N.B. On The Spirit of the Beehive24/06/2010
Notes on the 1973 Spanish classic by Frederick Schroeder, Stacey Swann, & Emily Mitchell
I first saw Victor Erice’s The Spirit of the Beehive in college, sitting in the front row of a small campus theater. The most striking feature to me, initially, was the careful and perfect use of light throughout the picture. It’s something that has kept me returning to watch the film over and over again. It was only later that I learned the cameraman, Luis Cuadrado, was going blind while making the movie. An assistant would take Polaroids of the scenes and Cuadrado would direct the lighting by looking through a magnifying glass at these pictures. Later Cuadrado committed suicide after the tumor in his brain became too painful to face. Erice would go on to make only two more films, one every ten years. The Spirit of the Beehive has become a film full of the mystery of death for me – both in front of the camera and behind it. With each new viewing I find myself consumed by the thought of the pictures the blind cameraman used to light what he couldn’t see. What happened to these photographs? What story would they tell?
-Frederick Schroeder, Cinematographer
It’s not just that I don’t like many of the films that most intelligent people love, like the works of Paul Thomas Anderson, Terrence Malick, Martin Scorsese, and Woody Allen. (See, I’ve lost you already, haven’t I? You’re already disgusted with me. Perhaps you’ll keep reading if I allow that I do admire Badlands?) I also often like movies that have been panned by critics and disappeared off of movie screens before you notice they are there (Zero Effect, The Darwin Awards, the seriously flawed but still interesting Pandorum).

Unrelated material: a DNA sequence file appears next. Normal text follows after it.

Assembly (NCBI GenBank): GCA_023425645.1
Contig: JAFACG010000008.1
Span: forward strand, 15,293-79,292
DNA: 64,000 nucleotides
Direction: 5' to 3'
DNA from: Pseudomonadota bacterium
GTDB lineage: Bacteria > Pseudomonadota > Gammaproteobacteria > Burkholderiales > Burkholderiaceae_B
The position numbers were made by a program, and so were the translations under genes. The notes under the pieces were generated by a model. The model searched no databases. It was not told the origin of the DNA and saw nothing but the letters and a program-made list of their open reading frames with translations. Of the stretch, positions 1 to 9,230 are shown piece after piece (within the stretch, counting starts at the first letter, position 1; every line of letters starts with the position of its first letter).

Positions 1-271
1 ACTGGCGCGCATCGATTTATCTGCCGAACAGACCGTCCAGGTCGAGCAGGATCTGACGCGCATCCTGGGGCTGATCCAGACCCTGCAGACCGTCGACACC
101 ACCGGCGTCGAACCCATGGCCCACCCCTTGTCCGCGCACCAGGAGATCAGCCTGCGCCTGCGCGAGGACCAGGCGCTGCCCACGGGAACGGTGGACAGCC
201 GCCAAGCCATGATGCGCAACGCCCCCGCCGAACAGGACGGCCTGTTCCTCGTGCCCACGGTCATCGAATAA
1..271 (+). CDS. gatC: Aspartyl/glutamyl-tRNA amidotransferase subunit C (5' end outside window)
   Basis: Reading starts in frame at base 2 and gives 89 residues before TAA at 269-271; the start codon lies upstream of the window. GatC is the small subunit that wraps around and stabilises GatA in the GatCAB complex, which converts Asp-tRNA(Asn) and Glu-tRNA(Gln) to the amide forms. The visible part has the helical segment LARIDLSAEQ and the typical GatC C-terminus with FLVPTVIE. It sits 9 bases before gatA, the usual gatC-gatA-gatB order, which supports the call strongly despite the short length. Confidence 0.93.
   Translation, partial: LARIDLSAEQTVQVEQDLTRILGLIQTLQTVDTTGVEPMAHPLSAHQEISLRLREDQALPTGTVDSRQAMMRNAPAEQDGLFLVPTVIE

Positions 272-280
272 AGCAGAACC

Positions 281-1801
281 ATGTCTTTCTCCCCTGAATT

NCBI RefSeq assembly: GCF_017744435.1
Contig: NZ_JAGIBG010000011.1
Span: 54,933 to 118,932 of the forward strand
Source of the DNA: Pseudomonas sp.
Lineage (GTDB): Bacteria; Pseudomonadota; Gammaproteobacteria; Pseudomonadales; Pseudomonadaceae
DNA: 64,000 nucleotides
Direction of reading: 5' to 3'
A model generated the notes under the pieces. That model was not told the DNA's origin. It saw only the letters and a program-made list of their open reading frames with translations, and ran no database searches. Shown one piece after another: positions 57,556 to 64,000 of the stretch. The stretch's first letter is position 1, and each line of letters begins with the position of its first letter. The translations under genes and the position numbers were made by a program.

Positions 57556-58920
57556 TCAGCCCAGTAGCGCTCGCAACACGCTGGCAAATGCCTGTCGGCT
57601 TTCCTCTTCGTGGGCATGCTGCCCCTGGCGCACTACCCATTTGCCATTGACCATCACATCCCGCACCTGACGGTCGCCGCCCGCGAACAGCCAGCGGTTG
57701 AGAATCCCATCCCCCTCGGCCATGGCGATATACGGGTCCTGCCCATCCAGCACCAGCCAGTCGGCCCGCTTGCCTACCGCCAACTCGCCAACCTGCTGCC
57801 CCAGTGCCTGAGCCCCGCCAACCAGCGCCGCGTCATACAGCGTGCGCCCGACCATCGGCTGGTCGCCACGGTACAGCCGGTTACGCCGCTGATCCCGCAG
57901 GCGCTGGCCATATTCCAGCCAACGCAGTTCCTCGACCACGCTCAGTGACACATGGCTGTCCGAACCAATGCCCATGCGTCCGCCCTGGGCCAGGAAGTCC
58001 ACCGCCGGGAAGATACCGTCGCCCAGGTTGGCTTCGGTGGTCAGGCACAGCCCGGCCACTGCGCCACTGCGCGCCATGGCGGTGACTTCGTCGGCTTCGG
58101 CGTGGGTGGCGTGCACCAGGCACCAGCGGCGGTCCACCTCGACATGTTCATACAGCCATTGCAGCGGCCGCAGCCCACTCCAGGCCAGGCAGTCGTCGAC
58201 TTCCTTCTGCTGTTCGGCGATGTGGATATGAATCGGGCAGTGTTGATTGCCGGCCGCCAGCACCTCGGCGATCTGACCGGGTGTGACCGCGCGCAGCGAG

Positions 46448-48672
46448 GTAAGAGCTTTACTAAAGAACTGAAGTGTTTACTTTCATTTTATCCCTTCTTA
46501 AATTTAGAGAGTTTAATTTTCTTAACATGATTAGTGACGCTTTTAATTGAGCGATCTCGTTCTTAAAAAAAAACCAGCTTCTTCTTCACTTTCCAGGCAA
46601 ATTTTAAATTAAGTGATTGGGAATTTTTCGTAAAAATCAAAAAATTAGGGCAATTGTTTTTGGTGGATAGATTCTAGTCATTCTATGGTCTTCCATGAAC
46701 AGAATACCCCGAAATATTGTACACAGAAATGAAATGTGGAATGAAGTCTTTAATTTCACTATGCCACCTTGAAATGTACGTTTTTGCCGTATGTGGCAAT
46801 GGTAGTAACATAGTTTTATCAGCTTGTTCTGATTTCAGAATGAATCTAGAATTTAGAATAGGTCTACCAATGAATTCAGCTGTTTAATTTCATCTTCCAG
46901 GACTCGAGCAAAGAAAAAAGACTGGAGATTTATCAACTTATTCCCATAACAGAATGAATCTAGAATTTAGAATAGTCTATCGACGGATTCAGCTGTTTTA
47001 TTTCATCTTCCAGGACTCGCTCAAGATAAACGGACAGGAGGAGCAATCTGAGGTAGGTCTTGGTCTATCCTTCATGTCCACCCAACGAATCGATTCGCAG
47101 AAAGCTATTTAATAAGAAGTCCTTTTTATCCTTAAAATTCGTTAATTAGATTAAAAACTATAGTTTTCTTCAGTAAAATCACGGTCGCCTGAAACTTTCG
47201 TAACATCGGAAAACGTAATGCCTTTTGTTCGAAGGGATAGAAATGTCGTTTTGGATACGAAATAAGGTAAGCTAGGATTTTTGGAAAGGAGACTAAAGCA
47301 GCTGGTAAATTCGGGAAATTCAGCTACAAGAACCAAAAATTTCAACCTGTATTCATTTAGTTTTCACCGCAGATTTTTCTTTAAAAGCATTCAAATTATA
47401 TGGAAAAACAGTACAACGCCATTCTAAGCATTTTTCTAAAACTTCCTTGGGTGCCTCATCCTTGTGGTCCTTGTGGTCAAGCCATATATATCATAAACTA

While I cannot fully figure out why my taste seems so aberrant, I can locate one component: I’m a slave to dialogue. I love a beautifully composed shot as much as anyone, but if those shots are standing in for people actually communicating with one another, I get antsy and even angry. So I was worried as I started watching The Spirit of the Beehive; there’s not a whole lot of talking in this film. I admit there were a couple of scenes where I wanted to yell at the parents, Just open your mouth and speak! But on the whole, I loved this film despite its silence. Much of this is due to the performance of Ana Torrent as young Ana. The expressions on her face are so effective and complicated they make me forget she isn’t speaking.
The movie also captures moments of childhood that I had long forgotten. At school, the sisters Ana and Isabel (Isabel Telleria), along with the other girls, learn anatomy from a large cartoonish figure called Don Jose. (Tiny Ana must crawl up on a chair to replace his missing eyes.) Jose reminded me a great deal of the blow-up Alphabet People in my kindergarten classroom. Even smaller things, such as the sound of a pencil being rolled up and down on a school desk, or the way, in the middle of the night, strange noises always occur as if in answer to the frightening thing being discussed among siblings, made me suddenly feel like a child again.
And what the movie does most beautifully is remind us of how any sentence, any throwaway comment from a parent or sibling, can hugely alter the way we see the world at that age. Again this is where Torrent’s acting is so impressive. We watch her face and can see her absorbing the information and realigning her worldview to adapt to it.